As posted on ENathanSisk.com
Keith Cronin wrote a great post on Writer Unboxed (that I just now caught up to on Feedly) about profanity in writing. It covers most of the bases, but I had some thoughts to add as well.
My writing has some language in it, the f-bomb or damn most often. It’s a part of my character. He is a man of the world and has a temper that often times gets the best of him. That’s part of this character. But he is also from the South, and he’s well educated. There is a time and a place for language, and that plays into the when he says what. He doesn’t cuss around women, most of the time, because that’s how he was raised. He doesn’t use the Lord’s name in vain (Because my mother and mother in law are reading this) because he grew up Catholic and that influenced his life.
Language is another part of building a character. And it can be a stumbling block. My grandfather is a huge W.E. B Griffin fan. Reads everything he writes, at least once and often times more. In Griffin’s work you see a lot of language, and it’s expected. It’s about soldiers and cops, often times in the line of fire. And he read it just fine.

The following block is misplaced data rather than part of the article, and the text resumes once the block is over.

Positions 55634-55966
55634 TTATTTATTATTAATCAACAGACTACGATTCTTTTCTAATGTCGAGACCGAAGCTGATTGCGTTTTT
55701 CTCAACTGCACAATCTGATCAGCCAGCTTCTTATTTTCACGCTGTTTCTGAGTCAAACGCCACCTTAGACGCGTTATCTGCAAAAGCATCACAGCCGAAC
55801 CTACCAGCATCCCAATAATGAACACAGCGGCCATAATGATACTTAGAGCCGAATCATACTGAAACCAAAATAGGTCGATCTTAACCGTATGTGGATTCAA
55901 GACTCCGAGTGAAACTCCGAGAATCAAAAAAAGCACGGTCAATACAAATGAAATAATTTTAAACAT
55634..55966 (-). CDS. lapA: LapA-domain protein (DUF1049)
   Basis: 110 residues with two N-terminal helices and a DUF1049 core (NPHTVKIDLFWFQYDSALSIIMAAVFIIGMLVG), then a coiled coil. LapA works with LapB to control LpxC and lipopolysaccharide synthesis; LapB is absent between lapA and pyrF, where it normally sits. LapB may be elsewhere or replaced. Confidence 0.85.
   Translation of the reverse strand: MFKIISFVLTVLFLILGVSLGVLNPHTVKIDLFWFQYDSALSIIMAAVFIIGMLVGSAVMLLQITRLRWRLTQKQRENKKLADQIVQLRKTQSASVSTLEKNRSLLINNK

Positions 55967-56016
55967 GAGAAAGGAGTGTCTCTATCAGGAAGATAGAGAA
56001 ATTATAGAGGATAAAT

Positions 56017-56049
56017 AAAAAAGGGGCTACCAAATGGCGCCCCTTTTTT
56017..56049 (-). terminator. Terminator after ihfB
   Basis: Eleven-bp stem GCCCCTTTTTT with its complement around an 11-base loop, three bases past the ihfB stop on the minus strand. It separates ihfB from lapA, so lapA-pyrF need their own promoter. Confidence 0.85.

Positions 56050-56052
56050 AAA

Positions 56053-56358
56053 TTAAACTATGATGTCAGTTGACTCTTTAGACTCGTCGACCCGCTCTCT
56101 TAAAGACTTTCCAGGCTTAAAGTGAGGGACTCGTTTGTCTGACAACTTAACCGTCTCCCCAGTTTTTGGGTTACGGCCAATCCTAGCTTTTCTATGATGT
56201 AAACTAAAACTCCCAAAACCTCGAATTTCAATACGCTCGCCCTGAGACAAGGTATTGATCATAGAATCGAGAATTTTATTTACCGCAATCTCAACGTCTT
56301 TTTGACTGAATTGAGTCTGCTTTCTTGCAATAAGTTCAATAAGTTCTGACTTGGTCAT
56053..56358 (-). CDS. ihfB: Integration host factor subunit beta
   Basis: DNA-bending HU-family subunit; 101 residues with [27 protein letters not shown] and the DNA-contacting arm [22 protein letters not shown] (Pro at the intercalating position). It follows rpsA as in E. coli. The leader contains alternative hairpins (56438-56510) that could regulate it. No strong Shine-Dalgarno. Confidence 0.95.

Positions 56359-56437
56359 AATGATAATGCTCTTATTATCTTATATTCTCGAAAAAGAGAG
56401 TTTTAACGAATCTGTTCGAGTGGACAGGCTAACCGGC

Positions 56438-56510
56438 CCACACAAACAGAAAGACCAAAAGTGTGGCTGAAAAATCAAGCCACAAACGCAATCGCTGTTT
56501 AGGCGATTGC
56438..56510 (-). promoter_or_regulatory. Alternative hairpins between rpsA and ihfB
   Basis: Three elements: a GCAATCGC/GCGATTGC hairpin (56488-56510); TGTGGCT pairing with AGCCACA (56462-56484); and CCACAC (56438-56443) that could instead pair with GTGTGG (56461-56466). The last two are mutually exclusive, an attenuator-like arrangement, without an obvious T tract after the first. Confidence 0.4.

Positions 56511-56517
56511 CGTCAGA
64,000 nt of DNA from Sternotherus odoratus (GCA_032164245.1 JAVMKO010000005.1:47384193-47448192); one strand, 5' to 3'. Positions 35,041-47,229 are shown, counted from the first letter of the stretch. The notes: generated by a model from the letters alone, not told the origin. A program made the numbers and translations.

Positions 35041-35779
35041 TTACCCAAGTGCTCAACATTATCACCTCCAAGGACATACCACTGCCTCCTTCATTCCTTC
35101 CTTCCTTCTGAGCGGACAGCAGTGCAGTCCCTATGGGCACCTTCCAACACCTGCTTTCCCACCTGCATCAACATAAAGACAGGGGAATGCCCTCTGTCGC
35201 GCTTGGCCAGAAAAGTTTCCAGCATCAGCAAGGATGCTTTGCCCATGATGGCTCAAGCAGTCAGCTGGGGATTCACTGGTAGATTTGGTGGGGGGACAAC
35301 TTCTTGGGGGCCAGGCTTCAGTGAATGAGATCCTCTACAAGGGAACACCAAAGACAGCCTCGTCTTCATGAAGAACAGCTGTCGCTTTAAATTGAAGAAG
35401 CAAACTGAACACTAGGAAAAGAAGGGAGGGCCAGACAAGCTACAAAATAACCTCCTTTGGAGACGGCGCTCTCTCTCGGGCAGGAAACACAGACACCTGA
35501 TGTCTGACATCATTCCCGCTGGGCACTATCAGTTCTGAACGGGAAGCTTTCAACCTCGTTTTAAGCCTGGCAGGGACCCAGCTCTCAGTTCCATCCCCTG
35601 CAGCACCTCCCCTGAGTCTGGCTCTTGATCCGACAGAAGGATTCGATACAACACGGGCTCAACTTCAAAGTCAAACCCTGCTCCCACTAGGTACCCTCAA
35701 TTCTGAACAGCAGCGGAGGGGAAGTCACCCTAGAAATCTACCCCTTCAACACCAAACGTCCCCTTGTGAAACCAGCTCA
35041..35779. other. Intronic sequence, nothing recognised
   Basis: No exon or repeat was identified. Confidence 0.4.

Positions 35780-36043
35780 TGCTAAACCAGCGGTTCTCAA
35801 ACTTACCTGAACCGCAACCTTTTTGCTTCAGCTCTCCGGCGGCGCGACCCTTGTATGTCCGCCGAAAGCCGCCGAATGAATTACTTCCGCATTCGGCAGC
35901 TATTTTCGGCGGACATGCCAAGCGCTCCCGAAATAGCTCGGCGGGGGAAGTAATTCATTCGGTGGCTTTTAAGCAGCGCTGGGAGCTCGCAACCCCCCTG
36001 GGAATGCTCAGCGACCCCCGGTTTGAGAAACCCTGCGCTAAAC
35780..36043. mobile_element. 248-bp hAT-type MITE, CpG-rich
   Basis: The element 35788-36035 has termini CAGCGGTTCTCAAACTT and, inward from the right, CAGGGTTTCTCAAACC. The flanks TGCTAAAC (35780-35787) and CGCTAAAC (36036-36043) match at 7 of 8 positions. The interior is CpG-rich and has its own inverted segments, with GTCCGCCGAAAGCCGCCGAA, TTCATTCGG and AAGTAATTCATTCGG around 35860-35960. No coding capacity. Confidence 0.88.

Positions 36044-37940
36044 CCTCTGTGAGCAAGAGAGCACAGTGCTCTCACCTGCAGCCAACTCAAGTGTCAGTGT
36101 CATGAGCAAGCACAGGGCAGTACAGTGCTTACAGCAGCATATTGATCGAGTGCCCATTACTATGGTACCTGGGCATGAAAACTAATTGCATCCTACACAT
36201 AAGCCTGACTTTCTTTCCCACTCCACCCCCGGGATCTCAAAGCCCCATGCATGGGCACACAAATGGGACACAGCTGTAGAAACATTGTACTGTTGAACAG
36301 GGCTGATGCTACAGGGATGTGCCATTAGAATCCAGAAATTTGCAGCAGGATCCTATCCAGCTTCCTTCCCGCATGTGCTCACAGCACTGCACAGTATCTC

Then he went blind.
What difference does that make? He doesn’t want to read braille, so he listens to audiobooks, and that changed everything for him. Now it’s real. Whereas before he could skim over words, now they’re being shouted at him. As much as he loves the books, he can’t stand listening to the language. My grandmother actually reads him the books now.
Language can build authenticity, but it can also build barriers. It’s a lot like doing an accent in literature. It’s a fine line between building a real person, and being unreadable.